Design of Exon Skipping Oligonucleotides
Presenter: Annemieke Aartsma-Rus, PhD, Leiden University Medical Center
Date: 20 February 2018
Description: Antisense-mediated splicing modulation utilizes antisense oligonucleotides (ASOs) to manipulate the splicing by sterically blocking the binding of splicing factors to pre-mRNA transcripts. While in industry often oligo walks are used to identify the most optimal ASO, generally academic groups do not have the funds to do this and can design only a limited number of ASOs for testing. While ASO design for splicing modulation is partially a trial and error approach, some lessons can be learnt from previous efforts.
Annemieke Aartsma-Rus has designed over 300 ASOs for exon skipping and retrospective analysis has provided her some insights in dos and don’ts with regards to ASO design. In this webinar Annemieke will share this expertise and will outline what to consider when selecting candidate ASOs for splice modulation (e.g. target site selection, thermodynamic properties, checking for off-target effects etc). This presentation will be followed by a Q&A session where you can ask Annemieke your questions during the broadcast.
Recording of the webinar:
Annemieke kindly provided a list of recommended references:
Functional analysis of 114 exon-internal AONs for targeted DMD exon skipping: indication for steric hindrance of SR protein binding sites.
Aartsma-Rus A, De Winter CL, Janson AA, Kaman WE, Van Ommen GJ, Den Dunnen JT, Van Deutekom JC.
Oligonucleotides. 2005 Dec;15(4):284-97.
Guidelines for antisense oligonucleotide design and insight into splice-modulating mechanisms.
Aartsma-Rus A, van Vliet L, Hirschi M, Janson AA, Heemskerk H, de Winter CL, de Kimpe S, van Deutekom JC, ‘t Hoen PA, van Ommen GJ.
Mol Ther. 2009 Mar;17(3):548-53
Overview on AON design.
Methods Mol Biol. 2012;867:117-29.
Exonic sequences provide better targets for antisense oligonucleotides than splice site sequences in the modulation of Duchenne muscular dystrophy splicing.
Aartsma-Rus A, Houlleberghs H, van Deutekom JC, van Ommen GJ, ‘t Hoen PA.
Oligonucleotides. 2010 Apr;20(2):69-77.
Therapeutic modulation of DMD splicing by blocking exonic splicing enhancer sites with antisense oligonucleotides.
Aartsma-Rus A, Janson AA, Heemskerk JA, De Winter CL, Van Ommen GJ, Van Deutekom JC.
Ann N Y Acad Sci. 2006 Oct;1082:74-6.
This is the paper discussed during the Q&A session:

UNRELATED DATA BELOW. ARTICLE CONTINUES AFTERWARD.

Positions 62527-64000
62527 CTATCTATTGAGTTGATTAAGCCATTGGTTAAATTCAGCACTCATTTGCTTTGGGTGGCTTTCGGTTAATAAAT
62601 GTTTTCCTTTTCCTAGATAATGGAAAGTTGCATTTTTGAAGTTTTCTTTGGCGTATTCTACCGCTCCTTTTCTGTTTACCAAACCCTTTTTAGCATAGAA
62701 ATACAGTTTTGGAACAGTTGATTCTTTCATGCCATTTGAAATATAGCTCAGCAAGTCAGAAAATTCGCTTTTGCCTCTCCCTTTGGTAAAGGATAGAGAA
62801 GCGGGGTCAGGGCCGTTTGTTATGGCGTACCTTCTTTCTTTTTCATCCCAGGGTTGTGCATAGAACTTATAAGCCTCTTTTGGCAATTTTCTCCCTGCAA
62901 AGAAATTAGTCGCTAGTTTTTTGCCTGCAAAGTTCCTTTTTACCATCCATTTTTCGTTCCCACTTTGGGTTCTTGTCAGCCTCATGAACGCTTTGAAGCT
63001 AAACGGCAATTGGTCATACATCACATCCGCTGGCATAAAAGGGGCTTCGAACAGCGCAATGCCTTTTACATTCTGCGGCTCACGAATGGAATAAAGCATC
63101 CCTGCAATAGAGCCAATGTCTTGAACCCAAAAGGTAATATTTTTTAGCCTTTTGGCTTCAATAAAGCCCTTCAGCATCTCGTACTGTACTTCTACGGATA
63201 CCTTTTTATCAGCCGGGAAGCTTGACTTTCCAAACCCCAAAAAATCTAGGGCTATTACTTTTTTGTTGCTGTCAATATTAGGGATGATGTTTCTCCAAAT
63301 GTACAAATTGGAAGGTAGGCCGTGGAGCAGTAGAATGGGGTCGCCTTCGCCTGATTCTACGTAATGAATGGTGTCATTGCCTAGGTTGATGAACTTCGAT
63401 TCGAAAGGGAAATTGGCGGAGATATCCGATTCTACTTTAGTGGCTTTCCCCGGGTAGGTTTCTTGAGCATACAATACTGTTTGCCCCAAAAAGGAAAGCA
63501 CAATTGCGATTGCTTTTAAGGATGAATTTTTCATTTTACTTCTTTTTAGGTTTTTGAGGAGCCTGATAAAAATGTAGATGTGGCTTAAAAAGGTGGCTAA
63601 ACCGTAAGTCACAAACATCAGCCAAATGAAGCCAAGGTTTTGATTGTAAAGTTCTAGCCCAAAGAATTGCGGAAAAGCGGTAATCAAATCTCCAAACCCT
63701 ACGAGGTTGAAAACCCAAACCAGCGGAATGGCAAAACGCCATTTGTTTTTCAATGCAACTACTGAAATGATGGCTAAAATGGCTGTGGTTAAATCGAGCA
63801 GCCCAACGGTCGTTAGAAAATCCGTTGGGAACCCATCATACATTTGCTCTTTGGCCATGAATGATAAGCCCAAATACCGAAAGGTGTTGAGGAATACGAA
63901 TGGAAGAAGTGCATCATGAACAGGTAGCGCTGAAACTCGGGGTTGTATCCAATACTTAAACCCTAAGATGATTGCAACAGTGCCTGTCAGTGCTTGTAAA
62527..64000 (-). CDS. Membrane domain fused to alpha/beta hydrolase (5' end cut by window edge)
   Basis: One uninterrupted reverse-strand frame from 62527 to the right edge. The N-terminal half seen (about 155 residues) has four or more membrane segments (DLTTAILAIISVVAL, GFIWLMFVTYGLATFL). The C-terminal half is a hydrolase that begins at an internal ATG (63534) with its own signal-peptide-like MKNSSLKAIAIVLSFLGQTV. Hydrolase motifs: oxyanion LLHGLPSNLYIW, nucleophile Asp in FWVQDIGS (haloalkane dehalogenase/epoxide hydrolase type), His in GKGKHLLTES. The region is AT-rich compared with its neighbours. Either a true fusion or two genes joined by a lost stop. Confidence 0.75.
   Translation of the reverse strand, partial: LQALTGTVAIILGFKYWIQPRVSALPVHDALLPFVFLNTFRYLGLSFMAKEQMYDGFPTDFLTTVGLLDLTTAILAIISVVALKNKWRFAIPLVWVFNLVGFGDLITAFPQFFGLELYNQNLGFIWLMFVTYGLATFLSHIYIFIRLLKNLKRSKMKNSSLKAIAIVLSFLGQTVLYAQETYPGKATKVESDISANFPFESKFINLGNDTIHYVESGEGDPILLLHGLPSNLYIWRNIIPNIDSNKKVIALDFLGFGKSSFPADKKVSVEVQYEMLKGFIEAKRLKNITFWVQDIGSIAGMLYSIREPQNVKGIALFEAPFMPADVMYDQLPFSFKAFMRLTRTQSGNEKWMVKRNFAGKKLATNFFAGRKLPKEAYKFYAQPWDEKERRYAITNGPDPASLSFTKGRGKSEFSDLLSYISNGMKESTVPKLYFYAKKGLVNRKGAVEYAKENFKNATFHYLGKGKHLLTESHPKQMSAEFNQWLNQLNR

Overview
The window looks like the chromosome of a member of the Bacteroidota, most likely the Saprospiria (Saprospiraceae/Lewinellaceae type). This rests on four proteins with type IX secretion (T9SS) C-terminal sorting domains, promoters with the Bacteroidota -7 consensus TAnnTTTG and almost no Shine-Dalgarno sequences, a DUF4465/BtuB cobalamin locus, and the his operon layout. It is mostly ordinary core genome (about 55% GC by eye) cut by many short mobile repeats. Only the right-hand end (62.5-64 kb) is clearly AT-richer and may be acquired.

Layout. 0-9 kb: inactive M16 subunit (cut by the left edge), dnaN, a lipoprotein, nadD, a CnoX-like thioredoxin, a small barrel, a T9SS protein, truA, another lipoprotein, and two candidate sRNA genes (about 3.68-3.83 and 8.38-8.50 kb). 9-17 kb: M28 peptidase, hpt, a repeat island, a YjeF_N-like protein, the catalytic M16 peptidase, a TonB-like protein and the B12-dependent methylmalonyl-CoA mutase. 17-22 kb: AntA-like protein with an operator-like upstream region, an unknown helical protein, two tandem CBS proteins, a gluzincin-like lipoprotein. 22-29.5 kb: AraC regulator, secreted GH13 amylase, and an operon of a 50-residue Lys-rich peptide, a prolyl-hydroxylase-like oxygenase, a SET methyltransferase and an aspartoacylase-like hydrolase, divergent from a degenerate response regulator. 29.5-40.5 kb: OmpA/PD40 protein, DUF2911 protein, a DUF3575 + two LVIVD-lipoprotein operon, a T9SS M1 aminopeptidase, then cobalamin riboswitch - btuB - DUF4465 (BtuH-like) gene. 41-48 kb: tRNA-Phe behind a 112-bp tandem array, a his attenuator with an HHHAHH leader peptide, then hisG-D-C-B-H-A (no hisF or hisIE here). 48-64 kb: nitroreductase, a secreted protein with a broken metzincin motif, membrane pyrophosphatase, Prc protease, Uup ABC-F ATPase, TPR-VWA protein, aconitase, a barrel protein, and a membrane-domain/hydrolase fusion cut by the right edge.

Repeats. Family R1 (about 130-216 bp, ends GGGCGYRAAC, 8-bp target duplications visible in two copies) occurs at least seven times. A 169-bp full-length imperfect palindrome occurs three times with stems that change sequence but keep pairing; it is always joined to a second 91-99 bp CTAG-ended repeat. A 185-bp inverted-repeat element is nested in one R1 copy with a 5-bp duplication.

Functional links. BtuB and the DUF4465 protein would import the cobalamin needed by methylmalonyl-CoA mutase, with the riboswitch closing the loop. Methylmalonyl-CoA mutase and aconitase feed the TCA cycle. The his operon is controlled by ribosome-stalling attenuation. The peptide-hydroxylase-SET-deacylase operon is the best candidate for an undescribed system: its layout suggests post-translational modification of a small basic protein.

In silico screening based on predictive algorithms as a design tool for exon skipping oligonucleotides in Duchenne muscular dystrophy.
Echigoya Y, Mouly V, Garcia L, Yokota T, Duddy W.
PLoS One. 2015 Mar 27;10(3):e0120058.
Annemieke added the following comment about this paper:
“The paper Art referred to generates a secondary prediction based on windows of short pieces of the pre-mRNA – it is so to speak a more dynamic model than m-fold (which is static). I have never checked whether this model is useful in establishing whether an oligonucleotide for exon skipping is effective or not, so I cannot make recommendations. What I can recommend is that people using the model also take the length, GC-content, predicted self and self-self structuring and predicted ESE sites into account.”
Further reading on this subject:
A prospective study in the rational design of efficient antisense oligonucleotides for exon skipping in the DMD gene.
Pramono ZA, Wee KB, Wang JL, Chen YJ, Xiong QB, Lai PS, Yee WC.
Hum Gene Ther. 2012 Jul;23(7):781-90.
Design of phosphorodiamidate morpholino oligomers (PMOs) for the induction of exon skipping of the human DMD gene.
Popplewell LJ, Trollet C, Dickson G, Graham IR.
Mol Ther. 2009 Mar;17(3):554-61.
Antisense oligonucleotide-induced exon skipping across the human dystrophin gene transcript.
Wilton SD, Fall AM, Harding PL, McClorey G, Coleman C, Fletcher S.
Mol Ther. 2007 Jul;15(7):1288-96.
Dr. Annemieke Aartsma-Rus is a professor of translational genetics at the Department of Human Genetics of the Leiden University Medical Center, Leiden the Netherlands. She played an important role in the development of the antisense mediated exon skipping therapy for Duchenne muscular dystrophy and has designed and tested hundreds of exon skipping antisense oligonucleotides.
In 2016 and 2017 she was selected as the most influential scientist in Duchenne muscular dystrophy in the past 10 years (2006-2016) by Expertscape based on contributions to the understanding and treatment of Duchenne muscular dystrophy. Thus far, she has published over 140 peer-reviewed papers and 9 book chapters, as well as 13 patents and has edited one book. She has created and maintains a website on exon skipping (www.exonskipping.nl) and tweets under @oligogirl. In 2011 she received the Duchenne Award from the Dutch Duchenne Parent Project in recognition of this work and her dedication to the Duchenne field. She is currently the president elect of the oligonucleotide therapeutics society.